Friday, August 17, 2007

KEXP: Radio on the Internet

When it comes to commercial-free radio, I‘m kinda a true believer. I like the media of radio because it can engage you while you go about doing other things. But, for whatever reason, the ads of commercial radio are especially jarring; even more so than web pop-ups or TV commercials with all their animated toenail fungus.

College radio, NPR and others fill the void because it should be noted that most radio, like most media, is crap. And when you find a tolerable life raft floating above it all, you cling to it.

KEXP is certainly not crap. It’s excellent. And the have a live streaming webcast. I’m listening to them right now, as I have most mornings for the past 6 years. I’d listen to the morning show from a tiny cubicle in Cleveland and it was my first aural impression of Seattle: it’s fun; it tries new things; it has better concerts. Mainstream music in Seattle is Pavement and the Pixies. Seattle will put a certified nerd on the morning show and he’s a star. Seattle will put a DJ with a speech impediment on weekends, and he’s a star too! It’s just that kind of town.

When me and G got sick of Cleveland we caught I-90 downtown and drove west several thousand miles until the road ended here in Seattle. And when our crap car had crested the Olympic Mountains at barely 25 mph and we started free rolling down the other side, we could suddenly pick up the KEXP FM radio signal and that’s how I knew we’d arrived in Seattle. Seattle is the place where it’s in your car and not just on your computer.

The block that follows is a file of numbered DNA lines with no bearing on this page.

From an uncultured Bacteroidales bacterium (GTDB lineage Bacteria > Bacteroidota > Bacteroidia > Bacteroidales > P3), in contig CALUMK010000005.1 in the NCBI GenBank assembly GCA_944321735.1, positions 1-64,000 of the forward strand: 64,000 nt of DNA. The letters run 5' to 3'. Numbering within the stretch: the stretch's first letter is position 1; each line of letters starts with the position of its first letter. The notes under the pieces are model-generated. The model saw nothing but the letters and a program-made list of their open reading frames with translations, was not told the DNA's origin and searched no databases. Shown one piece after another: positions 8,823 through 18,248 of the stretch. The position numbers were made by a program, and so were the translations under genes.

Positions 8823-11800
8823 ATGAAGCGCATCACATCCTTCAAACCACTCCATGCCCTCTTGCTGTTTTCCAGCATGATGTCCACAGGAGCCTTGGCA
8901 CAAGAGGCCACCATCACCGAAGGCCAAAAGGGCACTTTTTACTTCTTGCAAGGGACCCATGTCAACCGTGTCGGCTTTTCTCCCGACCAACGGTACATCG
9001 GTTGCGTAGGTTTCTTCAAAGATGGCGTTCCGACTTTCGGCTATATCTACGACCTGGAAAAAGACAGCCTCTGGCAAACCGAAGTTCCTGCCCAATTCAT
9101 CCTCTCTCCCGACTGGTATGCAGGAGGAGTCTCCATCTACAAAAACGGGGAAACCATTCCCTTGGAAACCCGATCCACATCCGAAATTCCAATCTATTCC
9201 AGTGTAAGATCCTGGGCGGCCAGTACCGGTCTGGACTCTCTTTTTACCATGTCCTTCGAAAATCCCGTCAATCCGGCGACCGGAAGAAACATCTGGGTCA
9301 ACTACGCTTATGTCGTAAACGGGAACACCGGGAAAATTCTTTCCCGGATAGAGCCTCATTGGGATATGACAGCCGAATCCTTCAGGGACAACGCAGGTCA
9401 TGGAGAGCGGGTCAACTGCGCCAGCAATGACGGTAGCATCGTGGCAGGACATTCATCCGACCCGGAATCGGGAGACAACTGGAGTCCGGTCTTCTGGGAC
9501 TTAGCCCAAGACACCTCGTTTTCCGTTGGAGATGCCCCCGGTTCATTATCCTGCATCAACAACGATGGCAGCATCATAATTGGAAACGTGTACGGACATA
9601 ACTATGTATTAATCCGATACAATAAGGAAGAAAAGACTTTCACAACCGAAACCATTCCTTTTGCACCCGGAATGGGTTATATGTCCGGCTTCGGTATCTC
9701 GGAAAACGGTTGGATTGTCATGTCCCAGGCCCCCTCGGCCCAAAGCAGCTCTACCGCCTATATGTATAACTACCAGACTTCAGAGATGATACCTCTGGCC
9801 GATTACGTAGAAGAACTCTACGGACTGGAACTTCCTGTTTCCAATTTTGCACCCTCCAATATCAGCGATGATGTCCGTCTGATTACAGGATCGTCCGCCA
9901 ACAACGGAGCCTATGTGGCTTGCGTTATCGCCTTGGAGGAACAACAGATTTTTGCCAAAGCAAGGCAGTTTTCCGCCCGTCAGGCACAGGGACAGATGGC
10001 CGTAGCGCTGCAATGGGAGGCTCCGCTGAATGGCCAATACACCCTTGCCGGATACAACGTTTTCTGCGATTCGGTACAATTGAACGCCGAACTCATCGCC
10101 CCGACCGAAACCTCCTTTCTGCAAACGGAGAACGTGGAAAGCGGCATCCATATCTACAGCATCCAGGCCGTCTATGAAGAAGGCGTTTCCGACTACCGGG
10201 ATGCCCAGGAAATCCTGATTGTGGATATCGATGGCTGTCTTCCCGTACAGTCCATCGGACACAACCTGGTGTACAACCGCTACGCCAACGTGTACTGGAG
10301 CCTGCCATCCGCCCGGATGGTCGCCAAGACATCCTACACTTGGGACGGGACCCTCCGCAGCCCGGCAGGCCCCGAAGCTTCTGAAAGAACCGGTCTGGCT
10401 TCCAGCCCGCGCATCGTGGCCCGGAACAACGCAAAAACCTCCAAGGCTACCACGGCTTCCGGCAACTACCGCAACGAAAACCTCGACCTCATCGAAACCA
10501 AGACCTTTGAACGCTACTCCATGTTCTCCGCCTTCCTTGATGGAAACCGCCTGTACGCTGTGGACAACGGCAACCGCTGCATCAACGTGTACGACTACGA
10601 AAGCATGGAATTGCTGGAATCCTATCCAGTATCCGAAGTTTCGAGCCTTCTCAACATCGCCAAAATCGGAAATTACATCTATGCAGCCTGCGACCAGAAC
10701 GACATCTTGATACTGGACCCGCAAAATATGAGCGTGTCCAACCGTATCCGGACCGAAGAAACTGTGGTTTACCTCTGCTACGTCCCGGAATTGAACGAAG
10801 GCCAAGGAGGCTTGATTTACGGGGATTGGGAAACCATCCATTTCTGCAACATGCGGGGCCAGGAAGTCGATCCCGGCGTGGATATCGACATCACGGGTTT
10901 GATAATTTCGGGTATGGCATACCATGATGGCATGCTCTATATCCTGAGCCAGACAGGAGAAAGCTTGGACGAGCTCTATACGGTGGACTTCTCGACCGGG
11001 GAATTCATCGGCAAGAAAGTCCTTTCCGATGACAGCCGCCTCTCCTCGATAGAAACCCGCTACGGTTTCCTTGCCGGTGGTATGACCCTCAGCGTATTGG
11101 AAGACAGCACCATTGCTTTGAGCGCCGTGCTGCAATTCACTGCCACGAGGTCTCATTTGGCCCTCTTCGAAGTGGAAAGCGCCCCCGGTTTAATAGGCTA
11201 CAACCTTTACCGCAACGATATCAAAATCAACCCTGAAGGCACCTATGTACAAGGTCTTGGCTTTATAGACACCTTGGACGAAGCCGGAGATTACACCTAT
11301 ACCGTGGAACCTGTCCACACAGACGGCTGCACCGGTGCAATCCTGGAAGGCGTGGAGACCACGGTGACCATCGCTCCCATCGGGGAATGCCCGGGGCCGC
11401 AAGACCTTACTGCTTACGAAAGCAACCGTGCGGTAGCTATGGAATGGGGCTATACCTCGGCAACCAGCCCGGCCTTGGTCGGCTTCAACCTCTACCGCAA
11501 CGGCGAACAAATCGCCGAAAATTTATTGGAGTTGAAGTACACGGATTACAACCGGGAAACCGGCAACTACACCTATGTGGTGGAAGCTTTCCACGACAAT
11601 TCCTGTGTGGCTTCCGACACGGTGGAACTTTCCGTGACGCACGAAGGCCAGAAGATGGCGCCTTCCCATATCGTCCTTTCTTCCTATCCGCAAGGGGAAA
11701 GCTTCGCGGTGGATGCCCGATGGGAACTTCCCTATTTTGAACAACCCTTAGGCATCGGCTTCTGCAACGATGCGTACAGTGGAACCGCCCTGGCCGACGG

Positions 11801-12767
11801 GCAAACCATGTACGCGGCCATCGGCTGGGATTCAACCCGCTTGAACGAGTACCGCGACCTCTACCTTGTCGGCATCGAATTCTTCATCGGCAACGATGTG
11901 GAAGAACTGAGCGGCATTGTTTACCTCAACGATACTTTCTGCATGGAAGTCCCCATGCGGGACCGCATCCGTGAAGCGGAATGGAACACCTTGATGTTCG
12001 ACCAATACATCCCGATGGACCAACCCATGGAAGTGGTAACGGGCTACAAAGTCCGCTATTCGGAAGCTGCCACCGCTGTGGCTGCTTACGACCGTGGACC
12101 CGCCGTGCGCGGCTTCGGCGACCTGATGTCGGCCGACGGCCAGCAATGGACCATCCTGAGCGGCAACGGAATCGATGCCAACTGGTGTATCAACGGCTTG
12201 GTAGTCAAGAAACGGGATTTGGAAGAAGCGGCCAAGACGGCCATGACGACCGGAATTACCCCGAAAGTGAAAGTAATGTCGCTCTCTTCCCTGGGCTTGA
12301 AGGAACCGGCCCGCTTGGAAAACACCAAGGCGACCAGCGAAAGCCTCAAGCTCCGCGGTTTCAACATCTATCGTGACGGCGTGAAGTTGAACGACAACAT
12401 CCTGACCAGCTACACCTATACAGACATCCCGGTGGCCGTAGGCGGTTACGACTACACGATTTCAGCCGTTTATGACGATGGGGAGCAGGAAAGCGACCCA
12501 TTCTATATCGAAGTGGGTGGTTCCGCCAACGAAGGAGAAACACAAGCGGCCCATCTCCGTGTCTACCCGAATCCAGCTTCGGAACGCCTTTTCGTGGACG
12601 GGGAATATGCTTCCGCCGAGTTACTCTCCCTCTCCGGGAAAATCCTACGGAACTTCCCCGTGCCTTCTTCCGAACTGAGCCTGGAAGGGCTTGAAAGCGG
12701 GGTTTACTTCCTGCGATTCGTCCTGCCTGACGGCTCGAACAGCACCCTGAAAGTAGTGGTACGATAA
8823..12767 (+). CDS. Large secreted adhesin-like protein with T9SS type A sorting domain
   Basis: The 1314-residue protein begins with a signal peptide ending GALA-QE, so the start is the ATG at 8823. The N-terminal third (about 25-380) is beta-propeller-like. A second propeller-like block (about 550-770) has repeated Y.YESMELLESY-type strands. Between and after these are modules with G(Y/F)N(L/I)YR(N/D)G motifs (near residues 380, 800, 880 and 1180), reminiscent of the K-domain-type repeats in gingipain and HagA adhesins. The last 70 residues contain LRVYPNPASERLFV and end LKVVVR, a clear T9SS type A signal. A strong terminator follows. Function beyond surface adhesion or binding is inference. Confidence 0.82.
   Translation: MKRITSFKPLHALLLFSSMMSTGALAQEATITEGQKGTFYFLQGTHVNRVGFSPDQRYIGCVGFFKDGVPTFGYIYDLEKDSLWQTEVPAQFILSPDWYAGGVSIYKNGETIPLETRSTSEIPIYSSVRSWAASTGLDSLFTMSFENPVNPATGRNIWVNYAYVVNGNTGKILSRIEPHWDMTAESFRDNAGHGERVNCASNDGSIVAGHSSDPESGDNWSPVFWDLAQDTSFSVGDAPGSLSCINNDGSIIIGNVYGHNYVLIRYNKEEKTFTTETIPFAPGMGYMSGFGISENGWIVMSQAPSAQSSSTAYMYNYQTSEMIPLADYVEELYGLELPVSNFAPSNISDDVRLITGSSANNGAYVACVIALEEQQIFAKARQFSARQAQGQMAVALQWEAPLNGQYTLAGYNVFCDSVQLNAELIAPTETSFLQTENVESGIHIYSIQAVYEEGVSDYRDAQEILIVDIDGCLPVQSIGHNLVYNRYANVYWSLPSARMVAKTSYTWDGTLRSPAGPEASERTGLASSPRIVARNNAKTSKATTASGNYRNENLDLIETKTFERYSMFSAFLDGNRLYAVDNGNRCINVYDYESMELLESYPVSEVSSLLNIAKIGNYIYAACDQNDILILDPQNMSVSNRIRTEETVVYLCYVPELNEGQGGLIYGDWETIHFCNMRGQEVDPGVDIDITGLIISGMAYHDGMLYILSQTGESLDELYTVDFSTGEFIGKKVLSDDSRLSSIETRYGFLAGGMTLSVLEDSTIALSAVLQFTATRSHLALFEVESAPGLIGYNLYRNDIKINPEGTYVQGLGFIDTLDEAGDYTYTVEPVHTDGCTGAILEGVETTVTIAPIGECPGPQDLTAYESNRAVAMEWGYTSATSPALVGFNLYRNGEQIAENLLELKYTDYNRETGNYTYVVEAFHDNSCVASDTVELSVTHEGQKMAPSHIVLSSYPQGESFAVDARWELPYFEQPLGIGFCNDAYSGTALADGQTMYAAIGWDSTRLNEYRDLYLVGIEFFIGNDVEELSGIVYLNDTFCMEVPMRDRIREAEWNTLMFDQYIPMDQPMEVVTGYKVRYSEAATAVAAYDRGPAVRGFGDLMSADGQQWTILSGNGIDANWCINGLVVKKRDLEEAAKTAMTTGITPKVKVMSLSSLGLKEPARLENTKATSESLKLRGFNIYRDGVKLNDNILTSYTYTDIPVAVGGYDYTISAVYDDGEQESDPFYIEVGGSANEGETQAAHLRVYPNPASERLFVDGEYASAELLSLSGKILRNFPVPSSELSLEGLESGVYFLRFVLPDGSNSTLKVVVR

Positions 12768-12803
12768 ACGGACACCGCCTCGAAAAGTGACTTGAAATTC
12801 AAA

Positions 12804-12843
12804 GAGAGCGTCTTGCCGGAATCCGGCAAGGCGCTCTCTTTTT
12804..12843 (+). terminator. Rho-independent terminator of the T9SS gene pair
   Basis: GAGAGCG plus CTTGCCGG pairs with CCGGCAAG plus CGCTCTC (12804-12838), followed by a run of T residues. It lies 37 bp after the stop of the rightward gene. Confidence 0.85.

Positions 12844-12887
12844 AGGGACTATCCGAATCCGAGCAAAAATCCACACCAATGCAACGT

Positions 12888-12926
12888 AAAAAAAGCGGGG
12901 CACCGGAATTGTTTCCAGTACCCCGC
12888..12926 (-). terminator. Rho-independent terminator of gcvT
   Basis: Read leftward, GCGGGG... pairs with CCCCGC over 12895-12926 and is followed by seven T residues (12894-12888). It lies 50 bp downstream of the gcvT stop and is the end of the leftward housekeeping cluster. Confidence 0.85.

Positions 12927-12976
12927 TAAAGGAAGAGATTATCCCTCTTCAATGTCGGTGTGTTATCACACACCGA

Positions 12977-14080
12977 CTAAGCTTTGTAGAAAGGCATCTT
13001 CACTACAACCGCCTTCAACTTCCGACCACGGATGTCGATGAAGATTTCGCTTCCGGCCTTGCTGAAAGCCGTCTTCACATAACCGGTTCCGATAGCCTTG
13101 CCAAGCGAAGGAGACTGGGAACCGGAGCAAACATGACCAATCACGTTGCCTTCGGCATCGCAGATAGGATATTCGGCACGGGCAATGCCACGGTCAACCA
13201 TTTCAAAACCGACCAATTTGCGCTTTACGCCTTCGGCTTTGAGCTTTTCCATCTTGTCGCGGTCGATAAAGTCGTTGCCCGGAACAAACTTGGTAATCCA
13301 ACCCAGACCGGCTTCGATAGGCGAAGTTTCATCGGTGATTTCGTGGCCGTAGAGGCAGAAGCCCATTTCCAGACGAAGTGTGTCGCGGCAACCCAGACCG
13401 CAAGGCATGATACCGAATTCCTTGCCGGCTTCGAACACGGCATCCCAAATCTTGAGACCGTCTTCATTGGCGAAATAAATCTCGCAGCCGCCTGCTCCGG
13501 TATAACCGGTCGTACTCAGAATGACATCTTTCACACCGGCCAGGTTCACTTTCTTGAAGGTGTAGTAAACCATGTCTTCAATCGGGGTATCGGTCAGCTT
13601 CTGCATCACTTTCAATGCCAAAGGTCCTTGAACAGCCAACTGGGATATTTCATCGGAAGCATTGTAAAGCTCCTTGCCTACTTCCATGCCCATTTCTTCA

Years later, the station had some fund-raising telethon and we gave them the old car that brought us here. By then it was even more crap, but it was tax-deductible crap. And it helped the organization do mostly good. Being a believer means you overlook some unfortunate flaws like annoying telethons and creeping commercialism.

These days, a lot of non-commercial operations are running “sponsor acknowledgements” that sound suspiciously like commercials and KEXP in no exception as they got "sponsorship" from people selling condos, Hondas and scooters. Old PBS even runs Chuck. E. Cheese “acknowledgements” during its kid’s shows that pay some lip service to “lifelong learning” but then just shows kids jumping in a ball pit in front of a giant mouse. The educational aspect is suspect.

KEXP has changed, but it's still there. Maybe I don’t love them as much as I use to, but I still believe in them.

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